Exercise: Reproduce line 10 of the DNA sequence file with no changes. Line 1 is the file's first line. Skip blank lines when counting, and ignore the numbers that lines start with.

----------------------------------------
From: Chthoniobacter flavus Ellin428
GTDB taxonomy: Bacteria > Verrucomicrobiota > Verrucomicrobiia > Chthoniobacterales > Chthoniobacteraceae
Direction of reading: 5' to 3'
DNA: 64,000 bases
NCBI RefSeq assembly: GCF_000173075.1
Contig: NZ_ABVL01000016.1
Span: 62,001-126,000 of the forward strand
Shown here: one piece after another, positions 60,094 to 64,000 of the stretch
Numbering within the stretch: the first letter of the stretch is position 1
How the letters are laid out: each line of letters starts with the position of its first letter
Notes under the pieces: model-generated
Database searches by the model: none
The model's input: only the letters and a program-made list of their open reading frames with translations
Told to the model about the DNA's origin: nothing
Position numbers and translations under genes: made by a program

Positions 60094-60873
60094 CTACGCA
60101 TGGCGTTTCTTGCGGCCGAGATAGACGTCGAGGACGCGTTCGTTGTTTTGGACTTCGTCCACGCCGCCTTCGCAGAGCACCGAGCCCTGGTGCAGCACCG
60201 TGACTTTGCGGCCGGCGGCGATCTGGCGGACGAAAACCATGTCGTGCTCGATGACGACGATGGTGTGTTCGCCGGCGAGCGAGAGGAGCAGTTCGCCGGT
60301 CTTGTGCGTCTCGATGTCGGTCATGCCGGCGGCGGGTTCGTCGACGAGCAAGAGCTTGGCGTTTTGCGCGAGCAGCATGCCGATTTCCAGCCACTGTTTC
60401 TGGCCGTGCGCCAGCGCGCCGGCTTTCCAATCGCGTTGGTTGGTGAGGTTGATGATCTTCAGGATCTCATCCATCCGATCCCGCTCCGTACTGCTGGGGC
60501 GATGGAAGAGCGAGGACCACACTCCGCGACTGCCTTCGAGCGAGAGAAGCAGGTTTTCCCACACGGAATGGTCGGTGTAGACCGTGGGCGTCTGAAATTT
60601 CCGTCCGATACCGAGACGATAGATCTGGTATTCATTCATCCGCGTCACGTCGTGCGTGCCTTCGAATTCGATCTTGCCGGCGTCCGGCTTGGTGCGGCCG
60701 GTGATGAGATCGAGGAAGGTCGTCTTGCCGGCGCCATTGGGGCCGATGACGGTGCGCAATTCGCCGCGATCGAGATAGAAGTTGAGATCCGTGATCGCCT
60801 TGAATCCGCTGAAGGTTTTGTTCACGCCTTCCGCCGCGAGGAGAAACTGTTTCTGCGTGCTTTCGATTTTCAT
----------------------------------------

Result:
How the letters are laid out: each line of letters starts with the position of its first letter